When Writers Receive a Dear John Letter
May 8, 2012
It happens all of the time. You’re on top of the world. You’ve spent the past year doing exactly what you love to do. You may not have written the great American novel, but you’ve written a great American story, regardless of where the setting might be. Your friends have read and been enthralled with every word. The critics in the world around you can find no fault with the tale you’ve spun, and critics, even among friends and family, are always the happiest when they can find a hole in the plot, a character that doesn’t quite ring true, or a setting that has all the realism of a faded scene hanging frayed and worn on a billboard beside the big old highway.
The final period is in place. You have edited every word.
You’ve re-written chapters four through fifty-two.
You’ve polished and sharpened the hook in the opening sentence, and you know it’s a grabber because it keeps you awake at night just thinking about it.
Can you improve it?
Do you need to improve it?
The agent is waiting. You believe that with all of your heart. Somewhere within the shadows of tall buildings in New York, a major publisher is waiting. You’re just one good query letter away from ultimate success, and you’ve spent almost as much time on a hundred-word query letter as you did on a hundred-thousand-word novel.
You take a deep breath, place the query in a postman’s hands, and he places it an agent’s hands.
It’s all over but the shouting. You’ve learned from your past mistakes. You’ve gone to great lengths to improve your narration, your dialogue, your plot twists, an ending no one can predict.
And then the letter comes. It’s not just any letter.
It’s a Dear John Letter.
“Thank you for your interest in our agency,” it begins. That’s the way it always begins. “However,” it continues, “we do not believe that we can represent your work at this time.” That’s the way it always continues.
Dear John Letters are hard to take, especially when they are form letters. And you figure immediately that some twenty-something editorial assistant who has never written anything longer or more literary than a twenty-word text on a smart phone has had the bald-faced audacity to reject you.
Hell, what does a twenty-something editorial assistant know about reading, writing, or rejection?
But it doesn’t matter. Rejection and disappointment and frustration set in and begin to fester, gnaw at your gut, and you begin to doubt yourself as a writer or a story teller, and, frankly, you don’t feel up to beginning another novel or squeezing out another word.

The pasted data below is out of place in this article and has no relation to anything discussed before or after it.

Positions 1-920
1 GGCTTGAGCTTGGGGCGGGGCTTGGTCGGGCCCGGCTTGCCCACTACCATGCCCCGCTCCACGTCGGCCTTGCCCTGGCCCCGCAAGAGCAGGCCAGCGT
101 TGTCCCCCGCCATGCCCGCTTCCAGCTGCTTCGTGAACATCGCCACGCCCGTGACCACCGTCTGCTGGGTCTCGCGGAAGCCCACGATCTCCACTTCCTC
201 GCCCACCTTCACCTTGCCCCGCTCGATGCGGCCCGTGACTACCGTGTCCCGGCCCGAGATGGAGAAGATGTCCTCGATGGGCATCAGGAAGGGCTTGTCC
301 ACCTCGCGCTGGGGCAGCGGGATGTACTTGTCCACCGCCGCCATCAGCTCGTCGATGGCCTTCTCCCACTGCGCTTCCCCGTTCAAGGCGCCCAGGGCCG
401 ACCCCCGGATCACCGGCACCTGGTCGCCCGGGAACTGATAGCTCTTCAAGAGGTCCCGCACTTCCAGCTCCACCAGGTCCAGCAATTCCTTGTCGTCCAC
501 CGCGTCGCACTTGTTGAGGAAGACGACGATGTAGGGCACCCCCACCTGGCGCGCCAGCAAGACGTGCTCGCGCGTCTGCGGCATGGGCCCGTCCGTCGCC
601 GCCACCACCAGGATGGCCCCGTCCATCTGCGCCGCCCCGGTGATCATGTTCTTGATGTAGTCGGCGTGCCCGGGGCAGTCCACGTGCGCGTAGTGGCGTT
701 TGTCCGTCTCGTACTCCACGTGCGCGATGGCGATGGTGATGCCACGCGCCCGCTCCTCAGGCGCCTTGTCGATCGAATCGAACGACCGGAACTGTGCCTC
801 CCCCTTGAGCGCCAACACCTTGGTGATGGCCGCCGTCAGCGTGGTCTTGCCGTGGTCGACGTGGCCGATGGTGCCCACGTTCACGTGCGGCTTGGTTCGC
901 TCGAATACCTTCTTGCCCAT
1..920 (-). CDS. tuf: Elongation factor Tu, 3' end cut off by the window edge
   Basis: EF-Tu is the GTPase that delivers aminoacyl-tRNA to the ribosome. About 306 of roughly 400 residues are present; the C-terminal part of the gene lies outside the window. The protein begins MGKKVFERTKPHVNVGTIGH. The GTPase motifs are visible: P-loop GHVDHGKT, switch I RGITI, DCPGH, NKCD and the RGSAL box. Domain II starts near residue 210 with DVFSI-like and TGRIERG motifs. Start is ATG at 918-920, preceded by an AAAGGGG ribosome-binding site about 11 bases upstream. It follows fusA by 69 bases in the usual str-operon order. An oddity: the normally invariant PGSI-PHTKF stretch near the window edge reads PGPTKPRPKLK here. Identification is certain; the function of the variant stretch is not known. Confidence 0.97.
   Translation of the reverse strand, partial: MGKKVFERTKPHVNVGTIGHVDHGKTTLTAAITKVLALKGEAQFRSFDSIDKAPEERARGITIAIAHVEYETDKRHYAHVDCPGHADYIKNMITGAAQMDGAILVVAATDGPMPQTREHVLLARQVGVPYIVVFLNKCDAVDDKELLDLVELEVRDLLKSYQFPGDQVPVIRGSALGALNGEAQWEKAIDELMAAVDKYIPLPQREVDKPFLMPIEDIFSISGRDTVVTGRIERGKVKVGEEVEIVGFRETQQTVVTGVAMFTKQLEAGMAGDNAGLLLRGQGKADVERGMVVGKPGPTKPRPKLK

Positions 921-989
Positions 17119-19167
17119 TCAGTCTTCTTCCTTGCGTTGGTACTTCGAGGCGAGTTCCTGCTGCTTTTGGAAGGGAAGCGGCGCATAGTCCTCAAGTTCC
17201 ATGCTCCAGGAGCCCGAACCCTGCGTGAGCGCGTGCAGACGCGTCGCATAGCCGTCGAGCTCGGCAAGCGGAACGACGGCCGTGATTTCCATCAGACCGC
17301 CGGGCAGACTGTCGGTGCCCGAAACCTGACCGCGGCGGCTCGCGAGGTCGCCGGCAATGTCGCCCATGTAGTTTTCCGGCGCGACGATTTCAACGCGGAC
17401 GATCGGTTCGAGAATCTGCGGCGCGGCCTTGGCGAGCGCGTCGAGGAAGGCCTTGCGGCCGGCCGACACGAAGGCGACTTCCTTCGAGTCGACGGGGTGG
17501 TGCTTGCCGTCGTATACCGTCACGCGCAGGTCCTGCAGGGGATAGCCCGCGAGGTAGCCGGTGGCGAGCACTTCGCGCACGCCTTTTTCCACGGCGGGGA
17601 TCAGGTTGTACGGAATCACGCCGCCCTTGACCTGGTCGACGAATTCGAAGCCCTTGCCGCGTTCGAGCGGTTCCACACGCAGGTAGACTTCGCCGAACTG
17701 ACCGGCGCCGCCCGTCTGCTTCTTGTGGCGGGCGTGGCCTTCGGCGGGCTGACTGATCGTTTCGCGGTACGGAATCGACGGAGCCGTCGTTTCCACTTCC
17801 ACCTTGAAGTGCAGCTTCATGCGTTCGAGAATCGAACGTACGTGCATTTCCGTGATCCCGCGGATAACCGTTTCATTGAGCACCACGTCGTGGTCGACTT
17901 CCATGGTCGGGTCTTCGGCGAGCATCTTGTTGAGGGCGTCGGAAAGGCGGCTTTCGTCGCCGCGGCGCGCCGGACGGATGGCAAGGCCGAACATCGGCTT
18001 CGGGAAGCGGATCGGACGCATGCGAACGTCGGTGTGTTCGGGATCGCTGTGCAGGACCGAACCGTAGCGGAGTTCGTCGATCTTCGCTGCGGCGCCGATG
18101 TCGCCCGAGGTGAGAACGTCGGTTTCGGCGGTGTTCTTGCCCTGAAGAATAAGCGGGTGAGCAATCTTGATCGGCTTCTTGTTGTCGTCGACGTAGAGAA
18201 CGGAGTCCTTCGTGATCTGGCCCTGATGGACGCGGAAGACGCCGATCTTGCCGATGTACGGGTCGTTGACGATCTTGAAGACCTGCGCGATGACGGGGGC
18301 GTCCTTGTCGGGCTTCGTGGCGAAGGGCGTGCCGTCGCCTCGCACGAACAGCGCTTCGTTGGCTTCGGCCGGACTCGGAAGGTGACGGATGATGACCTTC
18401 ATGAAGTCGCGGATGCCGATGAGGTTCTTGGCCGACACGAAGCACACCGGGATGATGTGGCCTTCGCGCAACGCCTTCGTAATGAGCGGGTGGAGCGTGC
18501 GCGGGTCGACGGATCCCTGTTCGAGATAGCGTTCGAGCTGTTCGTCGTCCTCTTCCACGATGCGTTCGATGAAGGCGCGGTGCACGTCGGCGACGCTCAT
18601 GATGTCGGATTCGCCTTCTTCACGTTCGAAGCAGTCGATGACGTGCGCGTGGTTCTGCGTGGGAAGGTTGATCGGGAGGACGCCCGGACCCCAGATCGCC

Don’t feel as though you are alone. Even the best wordsmiths of them all had to deal with the gatekeepers who stand between you and a published book, gatekeepers who know that it’s infinitely easier to say No than Yes. If the editorial assistant or agent-in-waiting says Yes, and the book bombs, his or her reputation suffers. If the answer is No, there is no chance of failure, ridicule, humiliation, or getting fired for agreeing to represent the wrong book.
Carrie by Stephen King was rejected 30 times.
Gone with the Wind by Margaret Mitchell had 38 rejections.
A Time to Kill by John Grisham faced the embarrassment of 45 rejections.
It would have been so easy to quit and give up. They didn’t.
So, really, how smart are agents?
When George Orwell received a rejection notice for Animal Farm, the agent said simply, “It is impossible to sell animal stories in the U.S.A.”
The Dear John letter written to Norman McLean about his novel, A River Runs Through It, said, “These stories have trees in them.”
Rudyard Kipling suffered the indignation of a rejection slip from an editor at the San Francisco Examiner, who said, “I’m sorry, Mr. Kipling, but you just don’t know how to use the English language.”
And an editor sending a rejection letter for The Diary of Anne Frank wrote: “The girl doesn’t, it seems to me, have a special perception or feeling which would lift that book above the curiosity level?”
He should have been fired. He wasn’t. He said, “No.”
Louis L’Amour collected more than 300 rejections before he sold his first Western. He went on to publish more than a hundred novels once he finally broke past the gatekeeper.
Ray Bradbury had more than 800 rejections before he was finally published, and he would ultimately see his name attached to a hundred science fiction books and stories. I always thought he wrote Fahrenheit 451 with the thought of burning his rejection slips.
It’s important to keep the faith, keep writing, keep banging on the door, and trying to find some way to storm the inner sanctum of a publishing world that is as lost and confused as today’s authors.
In the free-wheeling, double-dealing, catch-as-catch-can, illusionary gonzo business of publishing, it is probably wiser these days to pay attention to the dedication and ingenuity of Beatrix Potter. She wrote a little book entitled The Tale of Peter Rabbit. No one wanted it. Her manuscript was so universally rejected by so many within the harrowing and hallowed walls of publishing that she made the painful decision to produce the book herself. She self-published it.
The agents say you can’t do that. The publishers say you can’t do that. The idea wasn’t popular or accepted in her time either. It didn’t matter. She did that.
And The Tale of Peter Rabbit has become one of the best loved books of all time, selling, at last count, more than fifty million copies.
If you receive a Dear John letter from an agent or publisher, simply mark on the envelope, “Wrong address. John doesn’t live here anymore,” and let the post office send it back to whomever in New York didn’t have the nerve or creativity to say Yes.